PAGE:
DC is not alone. High housing costs in most cities in the U.S. -- and in many other countries -- have become the new normal. Why are we experiencing this phenomenon? High housing costs are created by a combination of factors, including:
Market forces are the driving force in the cost of housing, with the laws of supply and demand creating the lack of affordability. More people need housing than the number of units, at least in the places most people want to live. Some DC elected officials are championing an increase in DC's population to one million residents, and the actual number of people moving to the District has increased DC's population to the highest levels since 1975. One strategy to address this problem is to build as much housing as possible, so more units are available. This places increasing pressure on DC neighborhoods and infrastructure to accept much higher density. Elected officials like the idea of more residents and buildings because they increase city revenues from income, property, and sales taxes.
Another strategy to the escalating price problem is to partially remove housing units from the free market by limiting the sale/resale price or rents of some affordable units. This can be accomplished through limited equity cooperatives and community land trusts that own land and housing and restrict their resale value. Housing in these types of ownership structures can only be resold at prices that remain affordable to the next person or family with a similar income. See this discussion of affordable housing models for more detail and other models that reshape the housing market. Similarly, caps on rents based on residents' incomes, inflation increases, or other measures can help keep rental housing affordable over the long term. What role should public subsidies play in establishing requirements for the long-term affordability of units receiving funds? How long should the affordability requirements last?
On March 15, 2018, the Cleveland Park Citizens Association hosted a public forum Banking for the Public Interest -- Not Private Profit. The presenters explored proposals for public financial institutions being explored by the DC Council, the green finance authority or "green bank" and the public bank. The five presenters include the following:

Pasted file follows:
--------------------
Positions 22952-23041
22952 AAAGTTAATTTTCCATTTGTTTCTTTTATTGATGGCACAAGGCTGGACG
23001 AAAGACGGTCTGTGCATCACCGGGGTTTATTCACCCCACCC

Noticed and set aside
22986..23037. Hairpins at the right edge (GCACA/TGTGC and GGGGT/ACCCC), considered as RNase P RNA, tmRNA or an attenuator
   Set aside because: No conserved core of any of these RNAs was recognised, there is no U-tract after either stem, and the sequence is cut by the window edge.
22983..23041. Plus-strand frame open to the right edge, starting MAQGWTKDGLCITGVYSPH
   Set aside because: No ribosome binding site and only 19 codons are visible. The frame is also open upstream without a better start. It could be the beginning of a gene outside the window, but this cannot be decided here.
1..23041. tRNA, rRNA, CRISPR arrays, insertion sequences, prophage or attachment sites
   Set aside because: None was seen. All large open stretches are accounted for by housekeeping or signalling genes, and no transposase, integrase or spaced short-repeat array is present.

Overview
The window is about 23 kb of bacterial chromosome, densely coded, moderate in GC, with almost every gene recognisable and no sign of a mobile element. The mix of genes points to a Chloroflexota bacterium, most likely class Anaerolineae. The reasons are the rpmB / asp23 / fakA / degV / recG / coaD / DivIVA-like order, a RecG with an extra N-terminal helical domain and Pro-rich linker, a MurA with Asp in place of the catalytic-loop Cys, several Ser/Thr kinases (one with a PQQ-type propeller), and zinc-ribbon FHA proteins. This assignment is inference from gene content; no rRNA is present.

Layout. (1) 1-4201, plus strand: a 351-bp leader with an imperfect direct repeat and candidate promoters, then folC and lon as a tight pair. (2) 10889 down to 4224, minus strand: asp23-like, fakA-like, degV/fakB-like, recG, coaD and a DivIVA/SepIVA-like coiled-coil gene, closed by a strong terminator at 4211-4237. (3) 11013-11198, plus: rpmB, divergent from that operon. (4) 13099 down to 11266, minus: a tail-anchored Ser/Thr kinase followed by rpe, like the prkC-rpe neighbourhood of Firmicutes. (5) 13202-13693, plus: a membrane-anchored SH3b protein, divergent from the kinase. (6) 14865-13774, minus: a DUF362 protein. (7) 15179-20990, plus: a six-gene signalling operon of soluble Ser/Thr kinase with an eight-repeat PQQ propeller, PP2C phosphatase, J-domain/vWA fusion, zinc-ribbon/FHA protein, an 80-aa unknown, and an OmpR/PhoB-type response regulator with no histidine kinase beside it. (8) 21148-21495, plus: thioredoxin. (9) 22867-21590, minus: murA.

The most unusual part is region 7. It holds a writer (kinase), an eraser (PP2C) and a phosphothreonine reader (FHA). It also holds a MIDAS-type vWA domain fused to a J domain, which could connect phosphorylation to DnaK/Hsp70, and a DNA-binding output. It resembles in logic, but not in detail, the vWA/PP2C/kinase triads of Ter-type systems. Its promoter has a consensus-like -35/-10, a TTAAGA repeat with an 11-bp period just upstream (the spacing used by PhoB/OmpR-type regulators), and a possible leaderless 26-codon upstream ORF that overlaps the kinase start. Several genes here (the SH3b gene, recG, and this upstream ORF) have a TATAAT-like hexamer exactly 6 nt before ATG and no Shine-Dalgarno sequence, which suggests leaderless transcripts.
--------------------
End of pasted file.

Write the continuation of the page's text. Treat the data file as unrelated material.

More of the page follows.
- Mary Cheh, Ward 3 DC Councilmember
- David Grosso, At-Large DC Councilmember
- Zach Weinstein, DC Reinvest coalition and DC Working Families
- Amir Kirkwood, Amalgamated Bank
- Ruth Caplan, DC Public Banking Center
On Sept. 26, 2017, Ward 3 Democrats hosted a panel discussion to explore three options to reduce climate change -- by financing the changes known to be effective. All three options are being explored at the DC Council, including a Green Finance Authority, a DC public bank, and a carbon tax, which are described in greater detail below.
Panelists included Ward 3 Councilmember Mary Cheh, DC Dept. of the Environment Director Tommy Wells, Natural Resources Defense Council's Sarah Dougherty, DC Public Banking Center's Larry Martin, and Chesapeake Climate Action Network's Mike Tidwell. The event was organized by Ward 3 Dems' Transportation and Environment Task Force and moderated by Ruth Caplan.
The DC Public Banking Center was created several years ago to advocate for establishing a public bank where municipal government revenues are deposited and loans issued to help finance affordable housing, small business and environmental sustainability. By participating with local financial institutions like Industrial Bank and City First, a public bank will help strengthen our local banks and prevent them from being gobbled up by Wall Street.
Now we have very good news to share! Thanks to initiative taken by Councilmember David Grosso, the FY18 DC budget has $200,000 to fund a feasibility study for a public bank. The funding came through the Committee on Business and Economic Development, chaired by Councilmember Kenyon McDuffie. The study will be done under the auspices of the DC Dept. of Investment, Securities and Banking (DISB).
We will be monitoring this study very closely to be sure that it covers loans for affordable housing and environmental sustainability, as well as for small business development.
Wall Street will not be happy when they see this moving forward, so it is urgent that we strengthen our base of support. Please be sure to sign our petition, urge your friends to sign, and email your contacts.
DC can lead the way!
Good news! Thanks to action by Council Member Grosso, the DC Council is funding a public bank feasibility study in the city’s budget for next year. His request went to the Committee on Business and Economic Development chaired by Council Member McDuffie. DC Public Banking Center is in full support of this initiative. Why is the Council taking action now?Read more